Thanks a lot for all your time and help
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--- Quote Start ---  

 

I am running Modesim PE 6.1e but I'm not sure if it supports mixed-language. I have a feeling that it doesn't if my memory serves me correctly. 

 

--- Quote End ---  

Ok, that makes it difficult to test your VHDL with Altera's SystemVerilog verification IP. 

 

 

--- Quote Start ---  

 

I am posititive of 2 things :-P 

1. My simulated master (which is a couple VHDL procedures to support RD/WR is not representative of the actual hardware. 

2. The actual hardware does not work the way the Altera documentation is describing it. 

 

--- Quote End ---  

Exactly. This is why you need to use a BFM from Altera (assuming of course they can write to their own specification!) 

 

 

--- Quote Start ---  

 

I would like to simulate with the processor as part of the simulation but I have to figure out how to do that and I'm really in a bind time-wise. So for now I went to fixed wait states that equate to the slowest PCB in order to get something to the software team that works. After that I can have more time to look into simulating. I got it almost completely working with fixed but the issue now is that when the processor is executing the ldbio and stbio assembly instructions to my 8-bit Avalon Slave - it is actually performing 4 reads of 8-bits...which doesn't surprise me at the same time I'm thinking what if I had to have the processor capable of reading a single byte and no others (maybe other addresses are registers that have status that clears upon a read or something)? The write indeed performs a single access but the read (a single ldbio assy instruction) performs 4 byte access.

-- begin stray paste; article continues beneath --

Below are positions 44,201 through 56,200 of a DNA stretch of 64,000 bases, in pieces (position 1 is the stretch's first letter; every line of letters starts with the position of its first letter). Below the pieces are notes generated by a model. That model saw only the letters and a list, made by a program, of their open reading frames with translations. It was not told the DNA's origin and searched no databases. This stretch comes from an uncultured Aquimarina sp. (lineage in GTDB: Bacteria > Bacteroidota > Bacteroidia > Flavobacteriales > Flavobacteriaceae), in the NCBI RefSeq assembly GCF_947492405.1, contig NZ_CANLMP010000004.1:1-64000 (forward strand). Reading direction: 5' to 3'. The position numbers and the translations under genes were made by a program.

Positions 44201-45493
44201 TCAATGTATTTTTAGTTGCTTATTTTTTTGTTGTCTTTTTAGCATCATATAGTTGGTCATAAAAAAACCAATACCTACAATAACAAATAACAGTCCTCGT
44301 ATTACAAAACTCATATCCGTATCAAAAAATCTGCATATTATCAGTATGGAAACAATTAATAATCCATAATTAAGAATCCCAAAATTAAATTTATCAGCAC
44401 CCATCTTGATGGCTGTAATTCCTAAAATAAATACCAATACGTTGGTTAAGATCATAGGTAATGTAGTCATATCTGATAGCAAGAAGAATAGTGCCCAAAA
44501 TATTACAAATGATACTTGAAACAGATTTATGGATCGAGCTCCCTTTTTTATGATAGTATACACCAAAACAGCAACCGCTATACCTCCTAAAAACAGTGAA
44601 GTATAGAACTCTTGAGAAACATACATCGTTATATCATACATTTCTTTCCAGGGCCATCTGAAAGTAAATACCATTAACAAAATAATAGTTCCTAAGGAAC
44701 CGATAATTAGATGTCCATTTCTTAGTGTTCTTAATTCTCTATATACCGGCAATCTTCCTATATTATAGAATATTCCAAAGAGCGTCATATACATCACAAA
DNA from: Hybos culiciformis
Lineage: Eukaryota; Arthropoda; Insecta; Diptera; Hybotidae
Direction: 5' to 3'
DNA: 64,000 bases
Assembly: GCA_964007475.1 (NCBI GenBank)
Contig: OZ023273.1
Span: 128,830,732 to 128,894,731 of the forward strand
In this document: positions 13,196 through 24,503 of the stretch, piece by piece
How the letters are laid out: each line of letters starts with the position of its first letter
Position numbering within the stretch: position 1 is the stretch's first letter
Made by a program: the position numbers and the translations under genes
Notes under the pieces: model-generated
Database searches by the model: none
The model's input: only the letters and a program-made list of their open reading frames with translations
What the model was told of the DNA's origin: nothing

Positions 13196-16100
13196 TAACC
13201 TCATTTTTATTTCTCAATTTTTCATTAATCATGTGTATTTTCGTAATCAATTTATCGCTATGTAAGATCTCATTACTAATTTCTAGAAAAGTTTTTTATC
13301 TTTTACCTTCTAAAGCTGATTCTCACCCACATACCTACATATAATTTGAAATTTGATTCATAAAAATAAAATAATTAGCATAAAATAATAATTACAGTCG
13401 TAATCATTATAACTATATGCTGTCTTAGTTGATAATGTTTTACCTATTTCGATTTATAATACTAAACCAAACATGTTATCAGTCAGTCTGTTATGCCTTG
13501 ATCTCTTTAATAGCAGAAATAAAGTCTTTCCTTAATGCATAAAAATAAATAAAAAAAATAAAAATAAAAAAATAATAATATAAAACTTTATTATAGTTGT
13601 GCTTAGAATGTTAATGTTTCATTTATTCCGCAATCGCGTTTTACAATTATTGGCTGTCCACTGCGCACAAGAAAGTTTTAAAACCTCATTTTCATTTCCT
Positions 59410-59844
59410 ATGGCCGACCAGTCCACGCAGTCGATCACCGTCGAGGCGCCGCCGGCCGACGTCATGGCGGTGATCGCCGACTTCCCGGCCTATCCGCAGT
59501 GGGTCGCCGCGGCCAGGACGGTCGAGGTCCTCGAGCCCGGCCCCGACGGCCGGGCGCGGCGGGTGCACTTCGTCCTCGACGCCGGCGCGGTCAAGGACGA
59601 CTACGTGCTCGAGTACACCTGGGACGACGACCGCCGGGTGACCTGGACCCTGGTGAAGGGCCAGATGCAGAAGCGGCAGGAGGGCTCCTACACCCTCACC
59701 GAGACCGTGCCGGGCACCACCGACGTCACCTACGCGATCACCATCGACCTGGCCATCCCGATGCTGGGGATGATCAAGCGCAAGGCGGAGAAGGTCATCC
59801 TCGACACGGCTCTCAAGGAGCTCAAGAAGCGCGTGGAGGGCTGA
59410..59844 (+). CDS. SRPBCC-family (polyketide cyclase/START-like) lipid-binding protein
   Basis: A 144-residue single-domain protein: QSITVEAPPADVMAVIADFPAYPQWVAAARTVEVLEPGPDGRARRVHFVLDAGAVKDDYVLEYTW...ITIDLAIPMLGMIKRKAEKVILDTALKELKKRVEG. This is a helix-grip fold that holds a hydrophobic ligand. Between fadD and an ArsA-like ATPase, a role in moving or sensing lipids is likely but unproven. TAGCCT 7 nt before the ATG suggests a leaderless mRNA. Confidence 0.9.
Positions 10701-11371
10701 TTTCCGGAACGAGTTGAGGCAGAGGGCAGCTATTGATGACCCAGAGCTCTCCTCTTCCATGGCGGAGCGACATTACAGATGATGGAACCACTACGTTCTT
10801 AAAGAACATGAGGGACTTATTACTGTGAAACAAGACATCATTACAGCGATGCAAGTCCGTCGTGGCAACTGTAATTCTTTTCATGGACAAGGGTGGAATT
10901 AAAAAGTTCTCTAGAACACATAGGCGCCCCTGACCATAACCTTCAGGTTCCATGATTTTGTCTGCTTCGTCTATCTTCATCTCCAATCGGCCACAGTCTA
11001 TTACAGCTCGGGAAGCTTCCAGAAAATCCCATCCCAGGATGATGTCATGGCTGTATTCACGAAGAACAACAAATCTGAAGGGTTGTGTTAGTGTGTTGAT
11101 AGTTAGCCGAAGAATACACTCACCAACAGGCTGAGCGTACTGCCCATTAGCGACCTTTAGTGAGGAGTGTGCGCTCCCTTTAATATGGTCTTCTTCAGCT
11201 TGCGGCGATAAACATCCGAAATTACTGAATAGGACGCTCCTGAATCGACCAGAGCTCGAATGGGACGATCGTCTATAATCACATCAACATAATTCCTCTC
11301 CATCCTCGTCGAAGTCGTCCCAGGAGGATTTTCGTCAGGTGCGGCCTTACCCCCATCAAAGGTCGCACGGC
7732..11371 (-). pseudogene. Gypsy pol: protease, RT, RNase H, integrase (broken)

--- Quote End ---  

The mapping of instructions to bus activity is where using the simulation would be useful. This type of observation also indicates the types of tests you should include in a BFM simulation of your slave interface. That way you can add testcases that reflect actual use of the interface. 

 

If you want to restrict your bus accesses to very specific operations, eg., all accesses are 32-bit reads/writes, then you would need to write a device driver that implemented that restriction. 

 

 

--- Quote Start ---  

 

Could you point me to some documentation to get me simulating running the processor as part of the sim? Furthermore, how to I get it running my C-code in the simulation? 

 

--- Quote End ---  

I do not use the NIOS processor, so have not had to simulate it. There is an application note from Altera on the subject: 

 

http://www.altera.com/literature/an/an351.pdf 

 

However, what you really want to begin with is a testbench that verifies your slave adheres to the Avalon specification, via the use of the Verification IP, and then once you are convinced it does, then simulate with the NIOS II processor. The caveat here will be, what if the NIOS processor is also only available in Verilog format ... 

 

Cheers, 

Dave
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The nios cpu always asserts all 4 byte enables during read cycles - it discards the unwanted bytes internally. For writes is only asserts the required byte enables. 

This means that the bus width adapter inserted before an 8-bit slave will always generate 4 read cycles. (For writes, it might generate the cycles with no byte enables!) 

The usual way around this is to make the device be a 32bit slave that ignores the high bits.